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Brighton speed trials death happened after bike hit "dip" in Madeira Drive
A motorbike and sidecar hit a “dip” in the road before veering into a concrete bollard at 100mph killing the sidecar passenger and seriously injuring the driver, an inquest heard.
Mother-of-three Charlotte Tagg never regained consciousness after being “thrown off” on the Madeira Drive track.
Eyewitnesses yesterday gave their account of the fatal incident at the Brighton Speed Trials on September 8, 2012.
The inquest heard driver Roger Hollingshead and his passenger had already safely completed two runs of the quarter mile track without incident.
But on their final run, shortly before 6pm, they hit a “dip” in the road before veering off to the right.
Safety crew member, Michael De Young, said the vehicle went into the “slight depression” in the road while travelling in excess of 90mph.
He described the front wheel “lifting” and then veering to the right when it came back down.
He said: “It came into contact with something at the side of the track which I later found out was a bollard.
“It then appeared to spiral horizontally, bouncing off the curb and fence two to three times, then barrel rolled.”
The driver and passenger were thrown from the bike.
Spectator Richard Stannard, who was standing near the finish line, said he saw someone “flying down the road” after being catapulted off the bike.
One of the race marshals, Alan Smith, said some vehicles “bottomed out” while others “get a wiggle” after hitting the dip in the track.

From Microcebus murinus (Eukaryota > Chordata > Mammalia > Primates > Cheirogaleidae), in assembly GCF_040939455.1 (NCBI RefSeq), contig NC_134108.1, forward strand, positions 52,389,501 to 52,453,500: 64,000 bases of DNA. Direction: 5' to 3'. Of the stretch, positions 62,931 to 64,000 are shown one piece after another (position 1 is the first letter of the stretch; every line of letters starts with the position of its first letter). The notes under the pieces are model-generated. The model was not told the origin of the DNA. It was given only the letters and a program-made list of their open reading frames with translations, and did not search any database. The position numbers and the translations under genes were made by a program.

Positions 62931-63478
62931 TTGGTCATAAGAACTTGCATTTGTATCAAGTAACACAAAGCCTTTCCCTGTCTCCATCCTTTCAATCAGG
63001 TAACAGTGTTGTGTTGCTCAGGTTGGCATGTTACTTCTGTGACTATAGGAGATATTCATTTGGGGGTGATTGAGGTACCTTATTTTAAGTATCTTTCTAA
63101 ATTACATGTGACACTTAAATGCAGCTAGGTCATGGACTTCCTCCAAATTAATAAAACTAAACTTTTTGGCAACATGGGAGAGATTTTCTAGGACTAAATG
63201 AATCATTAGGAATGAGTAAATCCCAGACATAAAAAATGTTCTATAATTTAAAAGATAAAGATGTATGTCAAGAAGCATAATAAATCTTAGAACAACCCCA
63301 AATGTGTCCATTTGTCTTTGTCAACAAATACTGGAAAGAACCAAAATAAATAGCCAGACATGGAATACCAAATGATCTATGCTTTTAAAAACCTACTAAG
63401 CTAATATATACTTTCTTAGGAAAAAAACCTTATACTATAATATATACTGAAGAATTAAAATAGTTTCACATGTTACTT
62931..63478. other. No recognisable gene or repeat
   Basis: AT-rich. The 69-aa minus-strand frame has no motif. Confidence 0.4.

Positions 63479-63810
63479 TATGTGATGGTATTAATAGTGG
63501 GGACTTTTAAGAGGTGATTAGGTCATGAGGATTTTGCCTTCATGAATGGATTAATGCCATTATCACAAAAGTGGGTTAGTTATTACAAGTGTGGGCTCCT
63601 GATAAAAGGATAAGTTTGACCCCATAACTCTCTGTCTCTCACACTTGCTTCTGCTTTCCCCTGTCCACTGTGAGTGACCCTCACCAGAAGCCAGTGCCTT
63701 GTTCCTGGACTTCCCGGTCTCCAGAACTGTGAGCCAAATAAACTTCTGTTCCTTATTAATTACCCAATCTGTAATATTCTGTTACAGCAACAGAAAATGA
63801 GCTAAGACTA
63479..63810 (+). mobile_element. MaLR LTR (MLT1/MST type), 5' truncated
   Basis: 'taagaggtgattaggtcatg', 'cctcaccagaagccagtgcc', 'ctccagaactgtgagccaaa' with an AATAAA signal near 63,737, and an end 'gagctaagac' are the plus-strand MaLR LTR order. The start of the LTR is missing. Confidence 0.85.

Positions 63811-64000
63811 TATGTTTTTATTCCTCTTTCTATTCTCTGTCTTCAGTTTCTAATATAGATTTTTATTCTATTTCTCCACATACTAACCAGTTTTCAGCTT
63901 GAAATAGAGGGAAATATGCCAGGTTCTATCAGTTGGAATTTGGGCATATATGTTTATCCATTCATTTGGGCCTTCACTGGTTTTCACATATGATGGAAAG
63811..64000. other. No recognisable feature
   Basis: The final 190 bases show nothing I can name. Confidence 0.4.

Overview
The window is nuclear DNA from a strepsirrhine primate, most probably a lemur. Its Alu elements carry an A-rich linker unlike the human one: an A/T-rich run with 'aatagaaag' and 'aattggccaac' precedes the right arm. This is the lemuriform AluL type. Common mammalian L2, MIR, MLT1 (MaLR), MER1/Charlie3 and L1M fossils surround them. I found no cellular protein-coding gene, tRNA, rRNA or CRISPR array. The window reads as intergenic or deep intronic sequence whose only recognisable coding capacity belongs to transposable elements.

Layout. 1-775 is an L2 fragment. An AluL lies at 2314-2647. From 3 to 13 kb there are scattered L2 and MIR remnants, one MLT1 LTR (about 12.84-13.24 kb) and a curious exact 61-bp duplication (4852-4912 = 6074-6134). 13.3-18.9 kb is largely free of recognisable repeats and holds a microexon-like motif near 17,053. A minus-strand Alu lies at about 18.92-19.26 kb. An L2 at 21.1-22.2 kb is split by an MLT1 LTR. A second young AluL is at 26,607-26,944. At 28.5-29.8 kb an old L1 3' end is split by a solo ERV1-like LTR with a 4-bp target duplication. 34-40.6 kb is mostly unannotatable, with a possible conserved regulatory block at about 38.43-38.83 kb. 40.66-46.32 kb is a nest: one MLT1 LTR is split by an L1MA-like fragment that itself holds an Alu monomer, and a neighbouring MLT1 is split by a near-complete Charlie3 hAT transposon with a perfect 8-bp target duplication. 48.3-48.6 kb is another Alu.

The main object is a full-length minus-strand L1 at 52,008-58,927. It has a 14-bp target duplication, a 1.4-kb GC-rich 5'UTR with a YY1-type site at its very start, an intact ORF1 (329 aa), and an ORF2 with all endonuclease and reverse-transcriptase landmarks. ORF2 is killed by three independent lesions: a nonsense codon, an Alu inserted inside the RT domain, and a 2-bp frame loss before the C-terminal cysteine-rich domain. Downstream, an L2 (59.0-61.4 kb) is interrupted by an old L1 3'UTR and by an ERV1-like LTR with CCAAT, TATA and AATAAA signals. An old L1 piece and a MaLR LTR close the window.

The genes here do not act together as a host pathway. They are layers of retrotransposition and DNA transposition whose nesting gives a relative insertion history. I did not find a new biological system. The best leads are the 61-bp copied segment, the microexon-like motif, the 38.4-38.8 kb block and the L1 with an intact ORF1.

He described seeing Miss Tagg and Mr Hollingshead “get a wiggle” from the dip shortly before veering off the road.
Another marshal, John Elleker, said the dip had always been there but may have got bigger over the years due to the high amount of traffic and other events.
He added: “I really don’t know if it caused the problem or not.”
He told the Brighton Magistrates’ Court hearing the engine was still “screaming” as it crossed the finish line before “all hell broke loose”.
A paramedic was on the scene in seconds and focused on the injured driver – after judging there was little he could do to save Miss Tagg.
Giving evidence Mr De Young told how he held Miss Tagg’s head as she lay motionless on the track and continued to speak to her and reassure her until she was taken to the Royal Sussex County Hospital.
She was pronounced dead just after 8pm on the same night.
The inquest previously heard how Miss Tagg, of Beck Row, Suffolk, only signed up for the historic speed trials after another rider had pulled |out.
The inquest continues.
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